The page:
Ben Quilty: After Afghanistan

Walking through the grounds of the National Art School you are immediately struck by the history contained within its historic walls. Once a prison for convicts, became the venue for one of the most prestigious and best known art schools in Australia and the world. Some of Australia’s best known artists have spent time studying and creating within its walls. And now, this venue hosts an exhibition of works by one of Australia’s most talented and recognised established painters, Ben Quilty.


After Afghanistan is a survey of works the artist has painted upon his return from his stint as an Official War Artist deployed with troops serving in Afghanistan. These works do not depict their subjects as the romanticized digger of the past, the good natured larrikin. These works expose the effect of war on the young men and woman that serve in the armed forces, their experiences, thoughts, feelings and emotions have been transcribed in the luscious painting style Quilty is most famous for. It is interesting that the majority of the exhibition is of portraits, even the paintings of the destroyed vehicles can be considered as portraits, even if in a metaphorical sense. The two vehicle paintings “Hilux” and “Bushmaster” both depict the burnout, crumpled wrecks of armoured personnel vehicles that were employed by Australian troops.


These metaphorical paintings (“Bushmaster” above) act as a powerful visual metaphor for the destruction and carnage that a war can have. Although the portraits of the soldiers act as visual representations of the emotional and psychological impact of war, they don’t display any overt signs of physical injury. The two aforementioned works are metaphors for the physical impact of war. One can imagine if these armoured machines can be disabled with such ease then what chance does a man or woman have against contemporary weapons?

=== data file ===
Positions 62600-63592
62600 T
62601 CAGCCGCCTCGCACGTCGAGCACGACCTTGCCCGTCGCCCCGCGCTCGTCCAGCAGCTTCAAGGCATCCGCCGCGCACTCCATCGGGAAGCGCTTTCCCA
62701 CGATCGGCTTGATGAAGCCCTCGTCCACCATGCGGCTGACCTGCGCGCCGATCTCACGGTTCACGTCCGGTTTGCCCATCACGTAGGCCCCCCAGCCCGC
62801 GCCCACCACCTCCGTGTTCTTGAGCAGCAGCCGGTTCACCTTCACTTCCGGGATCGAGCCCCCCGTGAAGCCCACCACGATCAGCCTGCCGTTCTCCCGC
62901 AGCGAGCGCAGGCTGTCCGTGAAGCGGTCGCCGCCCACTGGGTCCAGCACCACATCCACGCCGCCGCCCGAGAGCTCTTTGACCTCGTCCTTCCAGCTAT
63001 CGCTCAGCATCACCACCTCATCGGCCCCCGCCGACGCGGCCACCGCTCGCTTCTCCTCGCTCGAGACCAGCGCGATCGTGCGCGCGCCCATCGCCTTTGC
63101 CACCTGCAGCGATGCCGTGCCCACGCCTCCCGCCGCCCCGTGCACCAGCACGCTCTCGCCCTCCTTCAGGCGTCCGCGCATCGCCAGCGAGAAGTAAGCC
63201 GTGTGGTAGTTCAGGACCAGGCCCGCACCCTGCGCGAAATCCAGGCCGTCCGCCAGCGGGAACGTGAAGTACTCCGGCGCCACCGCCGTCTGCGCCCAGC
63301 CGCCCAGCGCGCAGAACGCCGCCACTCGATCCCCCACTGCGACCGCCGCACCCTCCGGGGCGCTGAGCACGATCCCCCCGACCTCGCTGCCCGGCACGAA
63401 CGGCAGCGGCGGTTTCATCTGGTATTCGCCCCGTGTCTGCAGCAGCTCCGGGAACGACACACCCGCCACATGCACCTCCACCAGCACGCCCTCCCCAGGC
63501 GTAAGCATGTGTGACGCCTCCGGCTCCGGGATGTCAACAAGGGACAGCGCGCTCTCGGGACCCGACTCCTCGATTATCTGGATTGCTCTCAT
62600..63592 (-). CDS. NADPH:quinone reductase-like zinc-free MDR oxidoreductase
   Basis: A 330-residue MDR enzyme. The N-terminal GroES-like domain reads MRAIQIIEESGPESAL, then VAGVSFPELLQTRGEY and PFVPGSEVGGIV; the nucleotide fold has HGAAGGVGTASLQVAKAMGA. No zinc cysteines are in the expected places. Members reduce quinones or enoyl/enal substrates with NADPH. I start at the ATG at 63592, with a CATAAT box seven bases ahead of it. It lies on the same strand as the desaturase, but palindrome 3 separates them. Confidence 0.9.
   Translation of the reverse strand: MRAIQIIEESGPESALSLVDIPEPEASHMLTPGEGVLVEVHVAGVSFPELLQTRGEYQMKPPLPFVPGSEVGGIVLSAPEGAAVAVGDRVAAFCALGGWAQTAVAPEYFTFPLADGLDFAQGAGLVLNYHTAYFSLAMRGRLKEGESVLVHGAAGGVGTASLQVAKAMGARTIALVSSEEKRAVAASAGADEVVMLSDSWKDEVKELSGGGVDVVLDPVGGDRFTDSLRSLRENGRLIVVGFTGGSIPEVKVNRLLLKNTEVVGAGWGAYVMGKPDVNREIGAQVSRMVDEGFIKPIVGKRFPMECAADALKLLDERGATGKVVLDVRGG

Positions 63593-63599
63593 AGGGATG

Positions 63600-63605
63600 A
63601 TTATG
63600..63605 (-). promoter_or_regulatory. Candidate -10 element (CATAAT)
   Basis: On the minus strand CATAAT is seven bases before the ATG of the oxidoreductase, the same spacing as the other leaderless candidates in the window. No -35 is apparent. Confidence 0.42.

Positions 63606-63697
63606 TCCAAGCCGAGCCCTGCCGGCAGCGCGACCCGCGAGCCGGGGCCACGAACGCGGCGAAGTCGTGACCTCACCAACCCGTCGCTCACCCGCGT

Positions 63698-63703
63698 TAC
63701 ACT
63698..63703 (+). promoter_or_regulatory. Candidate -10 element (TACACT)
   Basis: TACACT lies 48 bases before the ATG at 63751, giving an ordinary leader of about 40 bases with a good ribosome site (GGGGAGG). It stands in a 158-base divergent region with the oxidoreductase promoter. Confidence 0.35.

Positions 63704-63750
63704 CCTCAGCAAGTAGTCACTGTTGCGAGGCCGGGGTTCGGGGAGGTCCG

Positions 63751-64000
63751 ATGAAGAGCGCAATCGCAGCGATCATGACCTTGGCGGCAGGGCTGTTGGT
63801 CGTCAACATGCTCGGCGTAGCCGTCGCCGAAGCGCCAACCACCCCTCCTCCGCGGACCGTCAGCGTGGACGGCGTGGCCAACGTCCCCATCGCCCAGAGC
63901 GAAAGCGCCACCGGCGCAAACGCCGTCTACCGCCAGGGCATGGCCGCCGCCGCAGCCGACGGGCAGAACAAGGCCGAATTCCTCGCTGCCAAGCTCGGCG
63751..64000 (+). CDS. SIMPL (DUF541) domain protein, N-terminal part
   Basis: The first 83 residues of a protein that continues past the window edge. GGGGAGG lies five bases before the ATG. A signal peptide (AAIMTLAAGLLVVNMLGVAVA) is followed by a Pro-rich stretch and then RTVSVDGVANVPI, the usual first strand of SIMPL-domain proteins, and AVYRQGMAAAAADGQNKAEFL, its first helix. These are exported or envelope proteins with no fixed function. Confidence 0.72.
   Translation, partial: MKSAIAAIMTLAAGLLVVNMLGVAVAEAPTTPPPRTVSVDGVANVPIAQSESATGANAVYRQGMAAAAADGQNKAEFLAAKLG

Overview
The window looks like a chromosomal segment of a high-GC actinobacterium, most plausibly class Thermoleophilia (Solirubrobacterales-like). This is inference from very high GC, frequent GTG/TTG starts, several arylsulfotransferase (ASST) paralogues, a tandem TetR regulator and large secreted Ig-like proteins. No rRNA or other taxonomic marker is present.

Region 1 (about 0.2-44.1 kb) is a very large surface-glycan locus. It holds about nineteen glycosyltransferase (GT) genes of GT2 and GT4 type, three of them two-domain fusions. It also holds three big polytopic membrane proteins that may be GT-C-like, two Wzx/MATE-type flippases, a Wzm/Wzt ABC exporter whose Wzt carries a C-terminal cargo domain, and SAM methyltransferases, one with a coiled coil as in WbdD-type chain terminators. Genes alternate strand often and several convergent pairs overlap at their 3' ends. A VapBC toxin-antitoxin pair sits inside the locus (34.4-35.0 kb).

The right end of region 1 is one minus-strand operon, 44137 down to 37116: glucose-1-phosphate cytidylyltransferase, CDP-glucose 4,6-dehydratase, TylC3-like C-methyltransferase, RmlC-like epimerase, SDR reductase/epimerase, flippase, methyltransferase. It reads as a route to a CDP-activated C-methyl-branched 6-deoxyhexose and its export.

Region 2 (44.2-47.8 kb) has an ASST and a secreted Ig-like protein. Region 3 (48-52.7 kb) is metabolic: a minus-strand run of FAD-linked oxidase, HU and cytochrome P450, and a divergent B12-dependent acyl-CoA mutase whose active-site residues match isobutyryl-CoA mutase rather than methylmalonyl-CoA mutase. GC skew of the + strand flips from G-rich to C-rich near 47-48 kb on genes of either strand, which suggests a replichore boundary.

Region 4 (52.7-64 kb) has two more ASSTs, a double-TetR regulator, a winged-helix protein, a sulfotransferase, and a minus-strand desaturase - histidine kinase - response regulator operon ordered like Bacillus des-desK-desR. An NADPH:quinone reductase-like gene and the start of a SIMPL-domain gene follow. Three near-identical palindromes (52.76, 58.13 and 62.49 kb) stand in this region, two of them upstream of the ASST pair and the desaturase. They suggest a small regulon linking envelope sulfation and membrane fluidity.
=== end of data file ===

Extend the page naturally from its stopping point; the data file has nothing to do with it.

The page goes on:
Most of the works subjects are male, there is one portrait, “Captain Kate Porter, after Afghanistan”, that depicts a young female soldier. The blurb next to the work provides the viewer with a small background and insight into the work and its subject. We are told about Captain Kate Porter, a young officer who not only fights for her country as a soldier, but represents her country as a rugby union player. The stereotypical mould is smashed, we are presented with a strong, young and healthy person. However, when we look at the portrait of her (below) we see a more vulnerable young woman. Sitting, arms crossed, naked. When we see images of soldiers they are usually kitted up in armour and weapons, we are presented with a formidable image. This work shows us just how vulnerable a person can be, and how much of an impact war has on a person. We are presented with a fleshy, tired, depressed and vulnerable person who you would initially assume was a strong, arse kicking, gun toting soldier.


The stereotype has been smashed! We now understand that she, and the other soldiers represented here in paint are human, like me or you. Except that they have assumed the greatest responsibility and have made the greatest sacrifices so that we can live here and not worry about war and terrorism coming to our shores.

Quilty’s approach to painting these works reminds us that the human subjects are that, they are human. Flesh and bone. Full of feelings, fears and anxieties. All now amplified by their experiences as Australian soldiers serving to protect Australia and its people. We are made aware of and presented with the negative impact of war, rather than the popular romantic representations of soldiers who have experienced hell.

Ben Quilty: After Afghanistan
21 February – 13 April
On display at the National Art School
Forbes Street, Darlinghurst, Sydney.